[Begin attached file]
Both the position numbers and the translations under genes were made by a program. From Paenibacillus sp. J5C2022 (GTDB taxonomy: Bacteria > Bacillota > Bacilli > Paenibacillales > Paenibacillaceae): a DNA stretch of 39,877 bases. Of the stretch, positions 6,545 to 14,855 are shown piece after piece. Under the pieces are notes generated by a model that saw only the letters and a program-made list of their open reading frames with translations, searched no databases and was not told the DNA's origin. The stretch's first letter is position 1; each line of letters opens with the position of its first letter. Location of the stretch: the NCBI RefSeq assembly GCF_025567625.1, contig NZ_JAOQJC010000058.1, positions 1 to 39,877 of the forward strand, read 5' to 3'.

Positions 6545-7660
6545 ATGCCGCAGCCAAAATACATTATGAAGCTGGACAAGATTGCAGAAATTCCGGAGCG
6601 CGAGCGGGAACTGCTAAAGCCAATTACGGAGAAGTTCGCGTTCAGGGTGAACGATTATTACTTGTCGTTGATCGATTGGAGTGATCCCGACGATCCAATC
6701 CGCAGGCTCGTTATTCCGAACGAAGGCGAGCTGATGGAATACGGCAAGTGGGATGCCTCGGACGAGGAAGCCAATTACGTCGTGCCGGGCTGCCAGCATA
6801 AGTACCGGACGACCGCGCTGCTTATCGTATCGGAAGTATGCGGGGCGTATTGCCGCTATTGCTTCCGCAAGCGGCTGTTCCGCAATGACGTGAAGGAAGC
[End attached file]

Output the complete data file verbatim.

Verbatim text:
Both the position numbers and the translations under genes were made by a program. From Paenibacillus sp. J5C2022 (GTDB taxonomy: Bacteria > Bacillota > Bacilli > Paenibacillales > Paenibacillaceae): a DNA stretch of 39,877 bases. Of the stretch, positions 6,545 to 14,855 are shown piece after piece. Under the pieces are notes generated by a model that saw only the letters and a program-made list of their open reading frames with translations, searched no databases and was not told the DNA's origin. The stretch's first letter is position 1; each line of letters opens with the position of its first letter. Location of the stretch: the NCBI RefSeq assembly GCF_025567625.1, contig NZ_JAOQJC010000058.1, positions 1 to 39,877 of the forward strand, read 5' to 3'.

Positions 6545-7660
6545 ATGCCGCAGCCAAAATACATTATGAAGCTGGACAAGATTGCAGAAATTCCGGAGCG
6601 CGAGCGGGAACTGCTAAAGCCAATTACGGAGAAGTTCGCGTTCAGGGTGAACGATTATTACTTGTCGTTGATCGATTGGAGTGATCCCGACGATCCAATC
6701 CGCAGGCTCGTTATTCCGAACGAAGGCGAGCTGATGGAATACGGCAAGTGGGATGCCTCGGACGAGGAAGCCAATTACGTCGTGCCGGGCTGCCAGCATA
6801 AGTACCGGACGACCGCGCTGCTTATCGTATCGGAAGTATGCGGGGCGTATTGCCGCTATTGCTTCCGCAAGCGGCTGTTCCGCAATGACGTGAAGGAAGC